Using the quantum yields of photosystem II and the rate of net photosynthesis to monitor high irradiance and temperature stress in Chrysanthemum (Dendranthema grandiflora)
Journal article, Peer reviewed
MetadataShow full item record
Original versionWakjera, E. J., Körner, O., Rosenqvist, E., & Ottosen, C.-O. (2015). Using the quantum yields of photosystem II and the rate of net photosynthesis to monitor high irradiance and temperature stress in chrysanthemum (Dendranthema grandiflora). Plant physiology and biochemistry (Paris), 90(May), 14-22. doi:http://dx.doi.org/10.1016/j.plaphy.2015.02.019 http://dx.doi.org/10.1016/j.plaphy.2015.02.019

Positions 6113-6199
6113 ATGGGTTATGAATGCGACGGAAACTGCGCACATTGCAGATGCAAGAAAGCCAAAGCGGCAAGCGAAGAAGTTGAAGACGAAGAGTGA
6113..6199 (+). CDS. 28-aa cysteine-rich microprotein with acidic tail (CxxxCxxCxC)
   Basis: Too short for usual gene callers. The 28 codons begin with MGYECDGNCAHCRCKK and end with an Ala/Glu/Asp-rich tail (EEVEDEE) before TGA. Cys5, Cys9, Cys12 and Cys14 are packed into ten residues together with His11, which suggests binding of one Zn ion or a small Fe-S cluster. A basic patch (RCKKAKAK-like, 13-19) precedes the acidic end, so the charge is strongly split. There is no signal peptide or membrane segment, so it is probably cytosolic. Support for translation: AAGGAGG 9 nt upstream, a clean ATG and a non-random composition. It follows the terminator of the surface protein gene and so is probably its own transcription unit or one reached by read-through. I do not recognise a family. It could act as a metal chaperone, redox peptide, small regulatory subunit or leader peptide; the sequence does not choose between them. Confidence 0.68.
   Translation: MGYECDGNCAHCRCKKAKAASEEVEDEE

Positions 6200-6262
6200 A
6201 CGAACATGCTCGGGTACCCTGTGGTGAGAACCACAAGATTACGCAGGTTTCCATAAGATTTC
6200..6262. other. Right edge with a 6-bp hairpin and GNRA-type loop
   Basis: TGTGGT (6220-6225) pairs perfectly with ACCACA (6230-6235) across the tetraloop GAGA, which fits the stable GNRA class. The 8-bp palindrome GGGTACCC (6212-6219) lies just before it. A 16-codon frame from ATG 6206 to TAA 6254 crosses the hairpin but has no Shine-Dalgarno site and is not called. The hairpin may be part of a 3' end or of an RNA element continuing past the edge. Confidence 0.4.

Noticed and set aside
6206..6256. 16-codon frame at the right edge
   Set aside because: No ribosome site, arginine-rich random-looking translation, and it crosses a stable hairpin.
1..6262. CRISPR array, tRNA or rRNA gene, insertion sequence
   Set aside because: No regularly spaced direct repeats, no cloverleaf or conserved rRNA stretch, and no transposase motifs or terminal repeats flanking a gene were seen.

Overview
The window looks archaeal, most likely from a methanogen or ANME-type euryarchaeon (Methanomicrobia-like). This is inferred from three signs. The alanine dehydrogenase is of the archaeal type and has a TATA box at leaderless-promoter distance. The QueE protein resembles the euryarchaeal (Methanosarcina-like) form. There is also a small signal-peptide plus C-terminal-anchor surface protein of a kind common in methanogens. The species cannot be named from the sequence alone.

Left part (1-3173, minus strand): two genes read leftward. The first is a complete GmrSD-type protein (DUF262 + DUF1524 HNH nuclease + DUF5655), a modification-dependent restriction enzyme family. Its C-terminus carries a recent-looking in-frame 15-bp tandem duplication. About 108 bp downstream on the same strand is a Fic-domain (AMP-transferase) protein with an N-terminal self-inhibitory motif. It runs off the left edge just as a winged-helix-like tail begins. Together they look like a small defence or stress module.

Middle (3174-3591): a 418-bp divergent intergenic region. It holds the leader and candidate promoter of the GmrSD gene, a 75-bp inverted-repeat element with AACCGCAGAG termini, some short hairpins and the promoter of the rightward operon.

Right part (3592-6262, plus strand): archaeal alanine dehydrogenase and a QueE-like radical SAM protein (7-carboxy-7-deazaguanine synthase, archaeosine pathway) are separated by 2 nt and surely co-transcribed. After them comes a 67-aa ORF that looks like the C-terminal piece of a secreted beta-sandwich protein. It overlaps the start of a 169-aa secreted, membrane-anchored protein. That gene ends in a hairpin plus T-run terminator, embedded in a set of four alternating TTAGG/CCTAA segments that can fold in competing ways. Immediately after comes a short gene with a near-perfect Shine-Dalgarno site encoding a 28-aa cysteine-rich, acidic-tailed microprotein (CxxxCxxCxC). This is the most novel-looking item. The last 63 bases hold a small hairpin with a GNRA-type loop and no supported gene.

Under a dynamic greenhouse climate control regime, temperature is adjusted to optimise plant physiological responses to prevailing irradiance levels; thus, both temperature and irradiance are used by the plant to maximise the rate of photosynthesis, assuming other factors are not limiting. The control regime may be optimised by monitoring plant responses, and may be promptly adjusted when plant performance is affected by extreme microclimatic conditions, such as high irradiance or temperature. To determine the stress indicators of plants based on their physiological responses, net photosynthesis (Pn) and four chlorophyll-a fluorescence parameters: maximum photochemical efficiency of PSII [Fv/Fm], electron transport rate [ETR], PSII operating efficiency [F′q/F′m], and non-photochemical quenching [NPQ] were assessed for potted chrysanthemum (Dendranthema grandiflora Tzvelev) ‘Coral Charm’ under different temperature (20, 24, 28, 32, 36 °C) and daily light integrals (DLI; 11, 20, 31, and 43 mol m-2 created by a PAR of 171, 311, 485 and 667 μmol m-2 s-1 for 16 h). High irradiance (667 μmol m-2 s-1) combined with high temperature (>32 °C) significantly (p < 0.05) decreased Fv/Fm. Under high irradiance, the maximum Pn and ETR were reached at 24 °C. Increased irradiance decreased the PSII operating efficiency and increased NPQ, while both high irradiance and temperature had a significant effect on the PSII operating efficiency at temperatures >28 °C. Under high irradiance and temperature, changes in the NPQ determined the PSII operating efficiency, with no major change in the fraction of open PSII centres (qL) (indicating a QA redox state). We conclude that 1) chrysanthemum plants cope with excess irradiance by non-radiative dissipation or a reversible stress response, with the effect on the Pn and quantum yield of PSII remaining low until the temperature reaches 28 °C and 2) the integration of online measurements to monitor photosynthesis and PSII operating efficiency may be used to optimise dynamic greenhouse control regimes and to detect plant stress caused by extreme microclimatic conditions.